A disgruntled gamer is thought to be behind a hoax email sent to about 400 schools in England threatening to bomb school grounds if money was not paid.
A number of schools were evacuated but police said there was no evidence the threats were terror-related.
Schools in London, Manchester and North Yorkshire were among those affected.
The email appeared to come from gaming server VeltPvP, but the company said the account had been “spoofed” and the message had not come from them.
The US firm’s 17-year-old CEO told the BBC he suspected the hoax emails had been sent by a disgruntled Minecraft player in a bid to damage VeltPvP’s reputation.
The email address requested payment to an email address that used the domain veltpvp.com but the website posted messages on Twitter denying any involvement.
It said: “We have nothing to do with the bomb threats that were sent out to the 400+ UK schools.
“We’re extremely sorry for anyone who had to deal with this, but just know it’s fake.”
‘Kids’ playing Minecraft
VeltPvP.com is a US-based online “player-versus-player” server that allows gamers to compete against other users in the world-building game Minecraft.
Carson Kallen, the 17-year-old CEO of the firm, told the BBC he had a team of 50 people managing 100,000 users a day.
He says: “Everyone who plays it is between the ages of eight and 18 years old – it’s all kids playing.”
Mr Kallen told the BBC: “Every now and then we have a little rebel who will try to do something bad like this. We’ve had stuff like this happen before but nothing this extreme.”
He said it was likely that a disgruntled user orchestrated the attack: “He was probably a player who got banned from our server and got mad. This is his way of trying to make us look bad.”
Sarah Stephenson was at her son’s school, Oathall Community College in West Sussex, waiting for a meeting when it was evacuated.
“I noticed a little bit of activity going on. I went through to student support and all of a sudden a notification went out that the school was being evacuated.
“My son George was in class at the time. The students were evacuated out of the school building and told to ring their parents. An email was sent out to all the parents.”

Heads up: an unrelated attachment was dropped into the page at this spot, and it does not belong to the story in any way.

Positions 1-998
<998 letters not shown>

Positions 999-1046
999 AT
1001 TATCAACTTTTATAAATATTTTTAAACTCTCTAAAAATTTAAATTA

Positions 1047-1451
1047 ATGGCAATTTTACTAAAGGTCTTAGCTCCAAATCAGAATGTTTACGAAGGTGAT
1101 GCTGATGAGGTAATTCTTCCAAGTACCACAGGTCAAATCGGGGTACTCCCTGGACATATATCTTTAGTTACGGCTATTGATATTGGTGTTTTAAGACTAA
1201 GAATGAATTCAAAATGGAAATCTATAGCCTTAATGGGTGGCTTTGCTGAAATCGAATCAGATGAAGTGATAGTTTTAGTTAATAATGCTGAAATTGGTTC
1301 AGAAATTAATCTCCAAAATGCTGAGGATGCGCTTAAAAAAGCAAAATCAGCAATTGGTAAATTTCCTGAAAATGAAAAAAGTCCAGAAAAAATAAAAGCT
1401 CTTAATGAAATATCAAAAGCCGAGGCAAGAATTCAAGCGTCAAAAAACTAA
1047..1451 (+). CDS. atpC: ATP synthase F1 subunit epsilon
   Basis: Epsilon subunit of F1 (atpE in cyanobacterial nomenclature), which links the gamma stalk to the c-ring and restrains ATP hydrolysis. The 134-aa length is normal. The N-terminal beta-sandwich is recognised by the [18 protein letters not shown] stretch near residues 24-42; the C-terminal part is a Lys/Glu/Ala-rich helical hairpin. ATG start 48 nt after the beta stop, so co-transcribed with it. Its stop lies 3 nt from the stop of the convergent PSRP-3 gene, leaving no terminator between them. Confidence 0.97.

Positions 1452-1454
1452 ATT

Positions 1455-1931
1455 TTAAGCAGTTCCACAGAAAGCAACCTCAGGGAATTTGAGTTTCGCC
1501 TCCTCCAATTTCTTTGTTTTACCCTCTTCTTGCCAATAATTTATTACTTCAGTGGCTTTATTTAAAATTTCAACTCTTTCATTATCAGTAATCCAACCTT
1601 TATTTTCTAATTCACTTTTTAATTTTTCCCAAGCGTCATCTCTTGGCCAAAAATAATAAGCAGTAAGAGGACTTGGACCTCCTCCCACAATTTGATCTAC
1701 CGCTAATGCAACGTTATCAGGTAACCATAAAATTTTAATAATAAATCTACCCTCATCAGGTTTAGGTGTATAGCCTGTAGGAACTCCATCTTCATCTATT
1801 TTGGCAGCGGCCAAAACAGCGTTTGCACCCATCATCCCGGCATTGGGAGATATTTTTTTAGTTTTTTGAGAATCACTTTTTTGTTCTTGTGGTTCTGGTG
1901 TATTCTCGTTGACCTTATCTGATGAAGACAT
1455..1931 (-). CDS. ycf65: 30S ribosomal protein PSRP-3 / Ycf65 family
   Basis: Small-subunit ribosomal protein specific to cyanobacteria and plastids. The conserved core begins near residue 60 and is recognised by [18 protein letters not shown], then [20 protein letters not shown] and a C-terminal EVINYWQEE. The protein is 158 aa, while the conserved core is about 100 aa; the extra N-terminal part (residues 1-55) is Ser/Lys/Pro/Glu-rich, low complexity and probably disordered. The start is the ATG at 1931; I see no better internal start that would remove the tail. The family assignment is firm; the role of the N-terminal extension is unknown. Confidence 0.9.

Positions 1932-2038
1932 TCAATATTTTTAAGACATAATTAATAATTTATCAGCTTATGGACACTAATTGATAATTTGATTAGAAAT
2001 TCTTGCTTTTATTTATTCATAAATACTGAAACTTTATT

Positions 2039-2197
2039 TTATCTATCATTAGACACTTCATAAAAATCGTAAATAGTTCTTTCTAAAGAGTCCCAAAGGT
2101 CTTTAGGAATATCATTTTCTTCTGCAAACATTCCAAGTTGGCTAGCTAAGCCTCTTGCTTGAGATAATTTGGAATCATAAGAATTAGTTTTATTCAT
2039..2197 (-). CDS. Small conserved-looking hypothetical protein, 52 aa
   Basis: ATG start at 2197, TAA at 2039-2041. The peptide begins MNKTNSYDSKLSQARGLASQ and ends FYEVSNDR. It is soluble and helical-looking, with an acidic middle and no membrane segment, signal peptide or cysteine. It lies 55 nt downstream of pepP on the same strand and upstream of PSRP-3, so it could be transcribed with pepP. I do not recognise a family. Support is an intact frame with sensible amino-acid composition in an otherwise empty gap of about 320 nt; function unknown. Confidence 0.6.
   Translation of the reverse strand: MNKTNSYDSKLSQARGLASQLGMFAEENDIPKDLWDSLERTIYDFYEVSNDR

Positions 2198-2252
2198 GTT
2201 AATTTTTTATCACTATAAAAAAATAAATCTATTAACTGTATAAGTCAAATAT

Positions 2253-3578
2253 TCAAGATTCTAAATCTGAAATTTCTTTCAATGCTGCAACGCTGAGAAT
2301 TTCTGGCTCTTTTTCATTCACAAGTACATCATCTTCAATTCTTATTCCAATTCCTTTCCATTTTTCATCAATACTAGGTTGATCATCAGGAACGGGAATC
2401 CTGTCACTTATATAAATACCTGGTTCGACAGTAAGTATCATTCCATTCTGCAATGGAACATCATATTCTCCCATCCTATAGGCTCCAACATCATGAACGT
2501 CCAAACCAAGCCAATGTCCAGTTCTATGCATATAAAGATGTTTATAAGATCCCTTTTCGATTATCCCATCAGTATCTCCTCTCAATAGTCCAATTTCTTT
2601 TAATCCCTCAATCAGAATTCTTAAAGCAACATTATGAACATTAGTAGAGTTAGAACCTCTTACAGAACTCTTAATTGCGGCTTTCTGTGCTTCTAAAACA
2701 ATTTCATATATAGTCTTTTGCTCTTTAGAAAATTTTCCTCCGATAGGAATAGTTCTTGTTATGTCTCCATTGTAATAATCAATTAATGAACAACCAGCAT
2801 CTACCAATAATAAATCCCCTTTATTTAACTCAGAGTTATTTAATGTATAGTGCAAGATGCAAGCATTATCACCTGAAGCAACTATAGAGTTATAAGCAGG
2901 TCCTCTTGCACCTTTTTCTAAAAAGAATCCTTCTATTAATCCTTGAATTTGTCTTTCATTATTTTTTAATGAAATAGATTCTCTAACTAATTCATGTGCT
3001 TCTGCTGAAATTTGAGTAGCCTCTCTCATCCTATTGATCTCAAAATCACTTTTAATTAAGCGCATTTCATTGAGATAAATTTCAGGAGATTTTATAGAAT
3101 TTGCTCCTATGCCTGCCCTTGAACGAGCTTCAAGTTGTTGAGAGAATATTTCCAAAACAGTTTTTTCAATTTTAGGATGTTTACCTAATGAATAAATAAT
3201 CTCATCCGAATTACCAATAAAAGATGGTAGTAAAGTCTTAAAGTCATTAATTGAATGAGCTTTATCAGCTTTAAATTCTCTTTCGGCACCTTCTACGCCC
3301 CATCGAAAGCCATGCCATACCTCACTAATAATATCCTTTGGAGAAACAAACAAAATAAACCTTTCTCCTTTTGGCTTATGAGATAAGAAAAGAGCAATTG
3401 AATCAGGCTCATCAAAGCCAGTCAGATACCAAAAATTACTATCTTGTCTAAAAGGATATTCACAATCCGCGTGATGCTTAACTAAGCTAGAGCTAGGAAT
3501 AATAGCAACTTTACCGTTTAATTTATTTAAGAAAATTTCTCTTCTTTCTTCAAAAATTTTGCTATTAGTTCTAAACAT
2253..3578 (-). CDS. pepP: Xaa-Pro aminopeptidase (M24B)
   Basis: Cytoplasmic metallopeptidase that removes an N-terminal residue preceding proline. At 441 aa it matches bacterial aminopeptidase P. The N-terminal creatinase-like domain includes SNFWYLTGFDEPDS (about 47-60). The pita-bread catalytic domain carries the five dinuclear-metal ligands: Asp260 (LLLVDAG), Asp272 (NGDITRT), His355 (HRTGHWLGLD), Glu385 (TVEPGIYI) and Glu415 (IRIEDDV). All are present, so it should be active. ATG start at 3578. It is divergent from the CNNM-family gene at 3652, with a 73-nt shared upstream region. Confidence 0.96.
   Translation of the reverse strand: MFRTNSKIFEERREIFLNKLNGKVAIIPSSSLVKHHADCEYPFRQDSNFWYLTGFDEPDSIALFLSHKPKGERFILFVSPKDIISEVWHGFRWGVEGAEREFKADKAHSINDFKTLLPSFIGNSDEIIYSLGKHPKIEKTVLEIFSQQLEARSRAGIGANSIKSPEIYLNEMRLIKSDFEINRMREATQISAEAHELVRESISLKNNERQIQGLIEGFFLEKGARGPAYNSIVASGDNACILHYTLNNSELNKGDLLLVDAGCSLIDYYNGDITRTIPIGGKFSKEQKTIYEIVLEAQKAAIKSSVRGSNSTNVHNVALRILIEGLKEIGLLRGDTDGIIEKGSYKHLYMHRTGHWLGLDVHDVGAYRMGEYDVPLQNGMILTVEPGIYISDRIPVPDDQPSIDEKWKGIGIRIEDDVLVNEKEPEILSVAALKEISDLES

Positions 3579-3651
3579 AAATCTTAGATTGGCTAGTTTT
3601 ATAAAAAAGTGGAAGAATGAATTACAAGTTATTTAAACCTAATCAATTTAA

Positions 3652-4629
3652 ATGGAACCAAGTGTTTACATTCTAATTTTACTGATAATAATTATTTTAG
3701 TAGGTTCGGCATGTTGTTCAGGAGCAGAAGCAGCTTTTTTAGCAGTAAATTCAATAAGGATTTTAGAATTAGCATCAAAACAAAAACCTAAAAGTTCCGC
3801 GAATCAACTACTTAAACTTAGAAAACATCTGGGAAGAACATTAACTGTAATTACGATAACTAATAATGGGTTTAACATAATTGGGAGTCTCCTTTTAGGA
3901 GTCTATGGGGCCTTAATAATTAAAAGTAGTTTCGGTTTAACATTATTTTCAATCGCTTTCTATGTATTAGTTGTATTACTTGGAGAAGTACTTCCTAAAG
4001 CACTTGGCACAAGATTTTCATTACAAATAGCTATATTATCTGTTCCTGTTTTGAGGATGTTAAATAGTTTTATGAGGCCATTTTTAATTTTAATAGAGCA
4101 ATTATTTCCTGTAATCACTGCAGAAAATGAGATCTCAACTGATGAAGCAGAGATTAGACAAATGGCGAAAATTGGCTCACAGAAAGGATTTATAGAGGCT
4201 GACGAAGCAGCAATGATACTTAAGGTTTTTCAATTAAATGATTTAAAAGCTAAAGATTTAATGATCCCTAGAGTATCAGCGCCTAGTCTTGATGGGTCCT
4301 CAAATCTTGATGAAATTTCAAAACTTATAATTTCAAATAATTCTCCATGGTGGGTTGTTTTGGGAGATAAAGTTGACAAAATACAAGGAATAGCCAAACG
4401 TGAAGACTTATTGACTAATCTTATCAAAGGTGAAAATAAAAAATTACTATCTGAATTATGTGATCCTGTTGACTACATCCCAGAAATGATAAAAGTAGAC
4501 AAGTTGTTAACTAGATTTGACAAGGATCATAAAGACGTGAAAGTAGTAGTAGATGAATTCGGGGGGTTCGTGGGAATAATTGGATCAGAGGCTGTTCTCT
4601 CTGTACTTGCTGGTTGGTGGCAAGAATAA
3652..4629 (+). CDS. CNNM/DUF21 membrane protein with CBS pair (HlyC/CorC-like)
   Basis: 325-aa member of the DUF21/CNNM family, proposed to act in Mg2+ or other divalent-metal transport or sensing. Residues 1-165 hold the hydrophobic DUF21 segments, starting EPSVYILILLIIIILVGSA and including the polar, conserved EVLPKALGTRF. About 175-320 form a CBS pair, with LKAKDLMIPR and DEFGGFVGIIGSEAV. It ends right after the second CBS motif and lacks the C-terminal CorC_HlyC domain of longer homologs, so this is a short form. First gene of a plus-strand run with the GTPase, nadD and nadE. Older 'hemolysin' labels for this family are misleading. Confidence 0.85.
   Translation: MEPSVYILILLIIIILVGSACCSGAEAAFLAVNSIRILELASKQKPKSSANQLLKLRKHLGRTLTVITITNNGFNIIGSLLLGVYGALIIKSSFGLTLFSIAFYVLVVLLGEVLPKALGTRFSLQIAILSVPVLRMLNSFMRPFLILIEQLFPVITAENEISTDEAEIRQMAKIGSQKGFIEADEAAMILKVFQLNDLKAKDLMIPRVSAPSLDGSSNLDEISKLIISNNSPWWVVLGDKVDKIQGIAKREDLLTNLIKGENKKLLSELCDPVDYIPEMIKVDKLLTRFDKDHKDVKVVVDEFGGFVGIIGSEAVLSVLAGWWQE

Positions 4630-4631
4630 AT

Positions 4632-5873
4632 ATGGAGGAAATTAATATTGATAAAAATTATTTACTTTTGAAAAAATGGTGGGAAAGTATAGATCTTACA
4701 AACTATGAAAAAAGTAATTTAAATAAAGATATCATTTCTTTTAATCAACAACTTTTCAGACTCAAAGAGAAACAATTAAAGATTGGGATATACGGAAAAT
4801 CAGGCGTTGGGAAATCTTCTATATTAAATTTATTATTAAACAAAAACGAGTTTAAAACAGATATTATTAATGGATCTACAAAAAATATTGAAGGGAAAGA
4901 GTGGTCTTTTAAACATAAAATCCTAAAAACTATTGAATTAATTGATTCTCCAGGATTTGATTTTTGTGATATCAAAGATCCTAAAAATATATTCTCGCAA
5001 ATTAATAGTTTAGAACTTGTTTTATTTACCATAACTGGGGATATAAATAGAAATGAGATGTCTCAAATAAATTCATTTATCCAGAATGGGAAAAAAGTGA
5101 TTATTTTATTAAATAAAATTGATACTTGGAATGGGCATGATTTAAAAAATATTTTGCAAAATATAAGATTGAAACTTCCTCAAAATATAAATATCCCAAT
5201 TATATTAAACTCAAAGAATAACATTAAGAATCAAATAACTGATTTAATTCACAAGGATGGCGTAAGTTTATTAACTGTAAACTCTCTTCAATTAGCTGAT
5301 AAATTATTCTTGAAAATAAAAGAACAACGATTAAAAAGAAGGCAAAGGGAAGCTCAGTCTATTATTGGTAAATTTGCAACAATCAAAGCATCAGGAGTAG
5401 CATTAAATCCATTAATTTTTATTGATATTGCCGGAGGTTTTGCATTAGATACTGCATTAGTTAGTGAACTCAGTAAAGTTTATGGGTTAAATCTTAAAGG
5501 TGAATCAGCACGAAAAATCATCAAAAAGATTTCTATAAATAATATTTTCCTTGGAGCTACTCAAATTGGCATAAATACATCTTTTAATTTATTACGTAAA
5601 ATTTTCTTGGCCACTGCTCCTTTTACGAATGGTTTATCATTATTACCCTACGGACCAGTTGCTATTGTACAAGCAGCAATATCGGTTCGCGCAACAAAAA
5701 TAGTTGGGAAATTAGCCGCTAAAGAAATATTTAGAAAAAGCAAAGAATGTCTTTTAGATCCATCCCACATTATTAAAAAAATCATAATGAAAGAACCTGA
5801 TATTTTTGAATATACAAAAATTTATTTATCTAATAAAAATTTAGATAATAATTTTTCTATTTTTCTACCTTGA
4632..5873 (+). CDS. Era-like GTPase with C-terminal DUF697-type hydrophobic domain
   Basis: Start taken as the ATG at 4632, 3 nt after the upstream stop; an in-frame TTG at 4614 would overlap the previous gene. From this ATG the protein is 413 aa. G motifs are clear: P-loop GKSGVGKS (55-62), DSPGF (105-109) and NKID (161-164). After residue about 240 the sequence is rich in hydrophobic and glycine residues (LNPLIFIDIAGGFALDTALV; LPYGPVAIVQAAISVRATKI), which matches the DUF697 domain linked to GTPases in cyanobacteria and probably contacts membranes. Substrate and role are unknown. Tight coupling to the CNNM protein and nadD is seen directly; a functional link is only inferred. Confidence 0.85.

Another affected school, Dowdales secondary in Cumbria, tweeted: “As you may know the school office received a threatening email this morning.
“The decision was taken to evacuate the school as a precaution. Students and staff are safe and have returned to normal lessons.”
Schools and colleges in Cumbria, Cambridgeshire, East Yorkshire, Hertfordshire, Lincolnshire, West Midlands, Derbyshire, Avon and Somerset and Northumbria were also targeted.
Both the Home Office and the Department for Education advised any school that received the email to contact their local police force – even though a version of the email that has been posted on Twitter warns the schools not to.
Humberside Police said 19 schools in its area received the threat. Det Supt Tony Cockerill, from the force, said: “We have spoken to all schools who have contacted us, reassured them that there is no need to evacuate and offered them security advice.”
Greater Manchester Police’s Assistant Chief Constable Vanessa Jardine said she understood parents and the general public would be very concerned, adding: “I want to assure you that we are working closely with all of the schools to ensure the safety of pupils and staff.
“We are carrying out extensive enquiries to understand the full circumstances and although there is not currently believed to be any direct threat, as with any report of this nature, they are all being thoroughly investigated.”
A North Yorkshire Police statement described the threat as a “hoax”, adding: “Our cybercrime unit detectives, supported by local officers, have looked at these incidents and it is not believed there is any genuine threat.”
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